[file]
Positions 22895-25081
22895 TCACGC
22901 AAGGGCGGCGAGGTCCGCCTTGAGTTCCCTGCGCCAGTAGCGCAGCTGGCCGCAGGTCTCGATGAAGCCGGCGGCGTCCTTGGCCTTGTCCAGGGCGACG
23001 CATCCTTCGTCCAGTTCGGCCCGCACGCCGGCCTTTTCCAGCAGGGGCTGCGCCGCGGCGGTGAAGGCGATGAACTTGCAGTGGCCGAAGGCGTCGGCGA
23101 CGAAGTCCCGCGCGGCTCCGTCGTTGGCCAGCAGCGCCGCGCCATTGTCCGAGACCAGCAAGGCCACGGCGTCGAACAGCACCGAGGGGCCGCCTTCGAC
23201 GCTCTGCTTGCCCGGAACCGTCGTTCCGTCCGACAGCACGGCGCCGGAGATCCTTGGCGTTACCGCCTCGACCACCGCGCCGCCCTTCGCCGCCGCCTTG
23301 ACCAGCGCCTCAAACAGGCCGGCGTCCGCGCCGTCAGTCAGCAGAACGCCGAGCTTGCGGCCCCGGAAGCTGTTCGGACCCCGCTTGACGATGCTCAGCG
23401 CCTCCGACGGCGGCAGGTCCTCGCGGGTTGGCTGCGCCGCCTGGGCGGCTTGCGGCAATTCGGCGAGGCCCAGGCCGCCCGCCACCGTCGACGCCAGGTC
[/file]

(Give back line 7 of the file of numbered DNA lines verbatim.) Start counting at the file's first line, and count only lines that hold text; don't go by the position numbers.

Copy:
23301 ACCAGCGCCTCAAACAGGCCGGCGTCCGCGCCGTCAGTCAGCAGAACGCCGAGCTTGCGGCCCCGGAAGCTGTTCGGACCCCGCTTGACGATGCTCAGCG